Allergic Causes respond to Diet + Medication

Question:
Our 4 year old Maine Coon cat, Pippi, has suffered with indolent ulcers that are under control with Hill’s z/d. In January, she had reddened gums. Our veterinarian put her on an antibiotic. Within three days she had severe loose stools, so we discontinued the antibiotic. Since then she has formed stools for weeks and then loose stools for a few days. Lately, she is experiencing seasonal allergies that cause severe itching. She startles with the itching and then frantically grooms her lower abdomen and the insides of her legs and arms. She has worn her once gorgeous coat to stubble. Is it time for prednisone?

Dr. Nichol:
Is this Pippi Longstocking? We better help this child. Having the trots and being goosed by sudden itches are certain to curtail her youthful adventures.  It’s time for a fresh approach.

To separate fact from suspicion a stool sample can be checked for parasites and bacterial overgrowth. But Pippi’s itching, overgrooming, and diarrhea may stem from food allergy. While hydrolyzed chicken diets like z/d (cq) are often helpful some kitties react with diarrhea.  I recommend a new diet trial with Royal Canin Rabbit and Green Pea. A daily, good-tasting, probiotic called Forti Flora (cq) can help by repopulating her intestines with healthy bacteria.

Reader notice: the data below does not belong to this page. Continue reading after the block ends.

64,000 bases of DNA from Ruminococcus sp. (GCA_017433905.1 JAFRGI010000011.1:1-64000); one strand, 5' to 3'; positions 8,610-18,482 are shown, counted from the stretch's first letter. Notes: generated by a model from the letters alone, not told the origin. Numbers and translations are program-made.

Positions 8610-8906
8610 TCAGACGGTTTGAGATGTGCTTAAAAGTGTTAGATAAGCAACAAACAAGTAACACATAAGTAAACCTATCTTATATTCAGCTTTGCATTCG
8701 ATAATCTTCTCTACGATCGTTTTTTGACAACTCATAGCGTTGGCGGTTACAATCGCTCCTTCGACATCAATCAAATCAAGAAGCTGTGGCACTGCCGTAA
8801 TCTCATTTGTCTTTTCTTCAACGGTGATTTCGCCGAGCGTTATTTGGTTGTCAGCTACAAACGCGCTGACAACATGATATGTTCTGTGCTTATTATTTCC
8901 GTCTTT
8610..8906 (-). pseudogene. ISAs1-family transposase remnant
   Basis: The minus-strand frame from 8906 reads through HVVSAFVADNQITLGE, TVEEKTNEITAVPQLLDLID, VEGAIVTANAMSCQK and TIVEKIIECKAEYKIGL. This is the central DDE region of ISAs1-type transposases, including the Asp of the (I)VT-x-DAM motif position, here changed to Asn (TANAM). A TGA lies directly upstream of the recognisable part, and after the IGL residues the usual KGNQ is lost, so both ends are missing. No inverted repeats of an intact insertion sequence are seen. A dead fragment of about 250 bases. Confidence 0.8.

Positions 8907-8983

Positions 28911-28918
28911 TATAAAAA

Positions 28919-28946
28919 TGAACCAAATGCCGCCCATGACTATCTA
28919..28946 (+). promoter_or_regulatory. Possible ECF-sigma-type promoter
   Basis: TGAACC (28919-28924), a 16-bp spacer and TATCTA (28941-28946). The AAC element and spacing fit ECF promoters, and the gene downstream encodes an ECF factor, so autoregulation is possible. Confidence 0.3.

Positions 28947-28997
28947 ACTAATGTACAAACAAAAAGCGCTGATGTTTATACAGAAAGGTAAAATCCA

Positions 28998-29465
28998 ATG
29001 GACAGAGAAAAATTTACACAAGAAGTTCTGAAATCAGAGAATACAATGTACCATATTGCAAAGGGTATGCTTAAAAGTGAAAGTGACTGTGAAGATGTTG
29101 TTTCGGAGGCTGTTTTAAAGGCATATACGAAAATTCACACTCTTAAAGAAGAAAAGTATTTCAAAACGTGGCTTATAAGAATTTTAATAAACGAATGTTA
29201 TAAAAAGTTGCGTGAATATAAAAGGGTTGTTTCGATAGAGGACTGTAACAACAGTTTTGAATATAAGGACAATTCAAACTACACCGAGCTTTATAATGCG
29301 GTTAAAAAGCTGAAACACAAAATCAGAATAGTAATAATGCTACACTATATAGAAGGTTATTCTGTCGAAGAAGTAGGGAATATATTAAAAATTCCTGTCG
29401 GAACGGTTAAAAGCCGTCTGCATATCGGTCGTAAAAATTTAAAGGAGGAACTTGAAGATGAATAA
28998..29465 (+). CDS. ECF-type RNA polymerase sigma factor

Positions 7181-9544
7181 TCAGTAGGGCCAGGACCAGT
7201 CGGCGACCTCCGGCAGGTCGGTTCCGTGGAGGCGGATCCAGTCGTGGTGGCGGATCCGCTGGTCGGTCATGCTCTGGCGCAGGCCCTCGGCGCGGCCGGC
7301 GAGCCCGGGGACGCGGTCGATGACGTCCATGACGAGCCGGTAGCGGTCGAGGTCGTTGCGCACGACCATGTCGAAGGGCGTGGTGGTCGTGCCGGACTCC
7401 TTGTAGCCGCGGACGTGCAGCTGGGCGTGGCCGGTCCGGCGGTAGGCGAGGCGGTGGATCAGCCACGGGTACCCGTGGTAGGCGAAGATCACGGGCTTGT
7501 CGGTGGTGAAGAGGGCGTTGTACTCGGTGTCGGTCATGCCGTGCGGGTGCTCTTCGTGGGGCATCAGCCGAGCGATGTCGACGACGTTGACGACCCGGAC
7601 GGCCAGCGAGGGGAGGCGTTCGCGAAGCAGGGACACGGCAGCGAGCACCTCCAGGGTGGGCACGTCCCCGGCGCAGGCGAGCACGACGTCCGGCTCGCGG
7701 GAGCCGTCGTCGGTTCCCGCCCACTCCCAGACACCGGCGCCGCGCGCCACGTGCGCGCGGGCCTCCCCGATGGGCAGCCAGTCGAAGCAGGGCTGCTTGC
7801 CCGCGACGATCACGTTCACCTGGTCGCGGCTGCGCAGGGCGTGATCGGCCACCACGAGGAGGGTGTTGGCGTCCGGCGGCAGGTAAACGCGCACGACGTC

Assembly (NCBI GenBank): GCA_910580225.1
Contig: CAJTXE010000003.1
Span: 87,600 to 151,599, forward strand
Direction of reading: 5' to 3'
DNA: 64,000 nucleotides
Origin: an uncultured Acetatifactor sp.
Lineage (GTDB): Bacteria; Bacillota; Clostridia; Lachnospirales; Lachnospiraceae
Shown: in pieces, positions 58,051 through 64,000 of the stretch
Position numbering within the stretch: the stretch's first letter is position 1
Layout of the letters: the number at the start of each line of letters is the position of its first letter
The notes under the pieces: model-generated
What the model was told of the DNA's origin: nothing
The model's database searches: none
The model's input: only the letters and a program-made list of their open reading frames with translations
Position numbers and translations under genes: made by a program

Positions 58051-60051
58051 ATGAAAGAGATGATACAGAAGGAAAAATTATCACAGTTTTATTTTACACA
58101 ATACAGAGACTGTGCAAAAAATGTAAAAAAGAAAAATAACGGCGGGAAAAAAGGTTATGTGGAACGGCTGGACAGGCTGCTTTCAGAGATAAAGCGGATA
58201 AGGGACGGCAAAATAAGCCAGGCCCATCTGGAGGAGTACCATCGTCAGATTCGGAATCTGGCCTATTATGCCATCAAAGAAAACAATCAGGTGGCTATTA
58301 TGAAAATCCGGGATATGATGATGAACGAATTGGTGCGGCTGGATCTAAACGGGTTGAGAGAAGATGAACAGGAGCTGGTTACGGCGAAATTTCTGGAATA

That indolent/rodent ulcer in Pippi’s history is an important clue. These stubborn erosions on the margins of the upper lips of cats may have both genetic and allergic causes. Some respond to a hypoallergenic diet; others need a medication called Atopica (cq). There may be a link between Pippi’s old lip lesion and her intermittent diarrhea and mad itching.

For an update on indolent ulcers I contacted skin specialist Dr. Rebecca Mount of Dermatology for Animals in Albuquerque. The good doctor’s response: “Indolent ulcers are part of a large group of clinical signs known as eosinophilic granuloma complex (EGC). EGC is most commonly due to an underlying allergy. Although prednisone would likely help in the short term, dogs and cats tend to progress with their allergic disease with age and generally require long term treatment. In Pippi’s case I would consider Atopica instead of prednisone.” You are doing the right thing to pursue a thorough diagnosis. Problems like Pippi’s are complicated but usually manageable.